When these jeans were first unearthed from the dressing up box some two or three years ago I shuddered. They called to mind the kind of garment that Eddie from Absolutely Fabulous would descend on in a cloud of exclamations and “sweetie darlings!” The swirls, patterns and colour scheme were part henna tattoo, part psychedelic ode to the nineties. I stuffed them back into the dark corner they’d emerged from, shaking my head.
My mum had found them, and a partner pair, in the local charity shop for a pound apiece. The reason for purchase was the label stitched into the back: Jean-Paul Gaultier. They were bought for the sheer hell of it. No need to wear them – just occasionally admire (or wince at) the brash patterns. The corresponding pair was equally outrageous: the combination of black, white and red called to mind a skeletal, Alexander McQueen-wearing zebra. I defined both pairs as the epitome of ‘bad taste’, suitable only for silly evenings spent in even sillier costumes.
Here I am, several years later, wearing them out of choice. I recently cleared out the basket under my bed housing the ball gowns, sequined tops, fifties floral aprons, old nighties, lace leggings and other fancies used for dressing up. Although the ‘clearing’ was only minimal - I managed to get rid of about four items - it led to re-discovery of the trousers. Whether it is my taste that has changed, or the zeitgeist (as my mum remarked: “patterned trousers are everywhere at the moment”), they appeared a little more acceptable than previously judged. Although I would never call them beautiful, in my eyes they are now rather extraordinary.
There are two types of taste. The first is that dictated by the ‘tastemakers’: those who deem a particular colour, shape or style to be the most desirable of the season. This taste changes by necessity every six months in the world of fashion, and regularly in all other creative spheres – such as music, art or literature. Fledgling trends gain mainstream appeal, while seemingly popular styles quickly fade. In all areas, the taste must change so that more items – be they clothes, paintings, furniture or novels – may be sold. There is a constant desire for the new, leaving a huge pile up of the ‘out of date’ and the ‘hopelessly passé’ behind. Such taste is market driven and rather fickle.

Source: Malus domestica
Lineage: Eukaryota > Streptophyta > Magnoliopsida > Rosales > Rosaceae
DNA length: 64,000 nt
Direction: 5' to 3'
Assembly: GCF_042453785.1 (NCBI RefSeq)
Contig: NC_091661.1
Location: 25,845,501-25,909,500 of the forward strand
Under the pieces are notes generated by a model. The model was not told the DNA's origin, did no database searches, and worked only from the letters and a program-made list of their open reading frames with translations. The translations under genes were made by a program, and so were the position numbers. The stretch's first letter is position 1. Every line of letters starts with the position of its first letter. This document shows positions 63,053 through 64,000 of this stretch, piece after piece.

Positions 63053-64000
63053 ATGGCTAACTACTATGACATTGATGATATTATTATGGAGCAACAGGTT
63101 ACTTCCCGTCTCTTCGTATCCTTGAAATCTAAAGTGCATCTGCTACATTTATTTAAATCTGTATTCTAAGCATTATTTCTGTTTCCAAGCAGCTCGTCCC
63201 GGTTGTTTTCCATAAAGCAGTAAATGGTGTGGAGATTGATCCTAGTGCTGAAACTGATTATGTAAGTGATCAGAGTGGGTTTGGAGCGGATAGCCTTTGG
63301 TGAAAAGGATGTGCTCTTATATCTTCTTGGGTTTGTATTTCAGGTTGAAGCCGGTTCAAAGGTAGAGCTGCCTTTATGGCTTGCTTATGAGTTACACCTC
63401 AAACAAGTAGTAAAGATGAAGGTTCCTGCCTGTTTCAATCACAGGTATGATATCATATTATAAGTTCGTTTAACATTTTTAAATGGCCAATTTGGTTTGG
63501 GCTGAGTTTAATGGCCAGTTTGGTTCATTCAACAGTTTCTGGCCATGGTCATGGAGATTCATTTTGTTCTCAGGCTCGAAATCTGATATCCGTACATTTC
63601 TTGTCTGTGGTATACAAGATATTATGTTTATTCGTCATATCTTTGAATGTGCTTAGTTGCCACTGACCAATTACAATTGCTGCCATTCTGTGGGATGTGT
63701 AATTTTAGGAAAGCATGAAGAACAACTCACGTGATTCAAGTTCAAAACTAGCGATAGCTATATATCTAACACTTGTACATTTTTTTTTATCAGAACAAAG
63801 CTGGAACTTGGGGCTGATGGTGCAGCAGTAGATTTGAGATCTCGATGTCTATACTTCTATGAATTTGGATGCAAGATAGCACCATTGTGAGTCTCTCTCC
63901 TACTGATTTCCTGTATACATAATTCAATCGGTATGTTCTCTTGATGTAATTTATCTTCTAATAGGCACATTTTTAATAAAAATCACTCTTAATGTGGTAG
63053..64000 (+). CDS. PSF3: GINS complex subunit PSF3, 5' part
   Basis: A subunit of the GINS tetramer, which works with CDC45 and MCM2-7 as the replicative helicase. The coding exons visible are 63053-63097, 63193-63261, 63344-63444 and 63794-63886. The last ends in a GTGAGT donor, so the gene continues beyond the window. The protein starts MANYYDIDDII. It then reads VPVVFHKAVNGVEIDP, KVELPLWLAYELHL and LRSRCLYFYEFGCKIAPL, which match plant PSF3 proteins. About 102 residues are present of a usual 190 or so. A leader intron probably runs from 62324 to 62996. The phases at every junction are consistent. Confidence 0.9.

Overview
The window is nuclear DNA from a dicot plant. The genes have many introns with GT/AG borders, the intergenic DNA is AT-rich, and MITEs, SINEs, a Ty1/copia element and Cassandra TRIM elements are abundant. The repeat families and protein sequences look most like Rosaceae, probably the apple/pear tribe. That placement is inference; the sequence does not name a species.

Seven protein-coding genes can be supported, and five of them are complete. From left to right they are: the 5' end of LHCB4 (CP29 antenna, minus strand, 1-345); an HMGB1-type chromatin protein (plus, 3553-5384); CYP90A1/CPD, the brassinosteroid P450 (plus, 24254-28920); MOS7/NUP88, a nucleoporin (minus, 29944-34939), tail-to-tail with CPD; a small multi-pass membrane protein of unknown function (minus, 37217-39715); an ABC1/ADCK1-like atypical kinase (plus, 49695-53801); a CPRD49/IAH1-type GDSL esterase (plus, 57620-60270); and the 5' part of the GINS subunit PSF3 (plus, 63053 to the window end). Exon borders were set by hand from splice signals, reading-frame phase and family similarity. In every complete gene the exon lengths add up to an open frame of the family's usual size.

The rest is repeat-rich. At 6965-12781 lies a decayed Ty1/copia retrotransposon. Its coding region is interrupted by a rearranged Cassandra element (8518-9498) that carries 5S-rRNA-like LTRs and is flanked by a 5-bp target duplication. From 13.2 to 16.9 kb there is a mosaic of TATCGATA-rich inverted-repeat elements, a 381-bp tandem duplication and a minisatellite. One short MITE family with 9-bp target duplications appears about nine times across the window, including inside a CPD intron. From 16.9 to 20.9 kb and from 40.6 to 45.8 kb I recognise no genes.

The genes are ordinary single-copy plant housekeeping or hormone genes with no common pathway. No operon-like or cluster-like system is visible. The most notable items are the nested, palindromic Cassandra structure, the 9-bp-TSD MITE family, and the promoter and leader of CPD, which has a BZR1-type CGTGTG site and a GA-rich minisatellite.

For one who is interested in the eternal and timeless power of creativity, this can be dispiriting. If something is reduced merely to a product to be sold (and then superseded by something else), then what is there to celebrate? But the best creations are those in which imagination and innovation is not forfeited in the bid for profit. There are plenty of designers out there – from Corrie Nielsen and Mary Katrantzou to Fyodor Golan (three favourites of mine) – who elevate fashion beyond the mundane and ordinary. They do not just clothe the body, but enhance it. Their designs might not be considered timeless in the way that a Chanel jacket or a tailored white shirt might be, but they are memorable enough to transcend seasons.
At least, that’s my opinion. Their clothes appeal to my personal taste – the intricately woven map of loves and hates unique to me. Personal taste is altogether harder to define, as it alters with less precision than popular taste. Personal taste is instead an accumulation of experience, knowledge, impressions and opinions. I have learnt that I love 1960s mini-dresses and will wear them at every opportunity, but my early teen penchant for brightly coloured hoodies and trainers is a thing of the past. Personal taste evolves and is added to as we grow. Things previously described as horrendous can become desirable – and vice versa. Trends can briefly influence personal taste too. I’m happy to crack out the Laura Ashley-esque crocheted dresses whenever the seventies rears its head. I wouldn’t ever want to adhere entirely to what is ‘in’, as its better to forge a path than follow one, but there’s no harm in taking onboard pointers now and then.
Who knows what will happen with these Jean-Paul Gaultier trousers? For all I know, in several years time they might be scrunched up back under the bed. Or alternately they might still be worn with pride – although perhaps not with these particular heels, as they are completely impossible to walk in.
The highly impractical heels were from eBay, the men's silk shirt from a charity shop and the vintage silk scarf was inherited from my maternal great-grandma. All, however, were merely a sideshow to the jeans.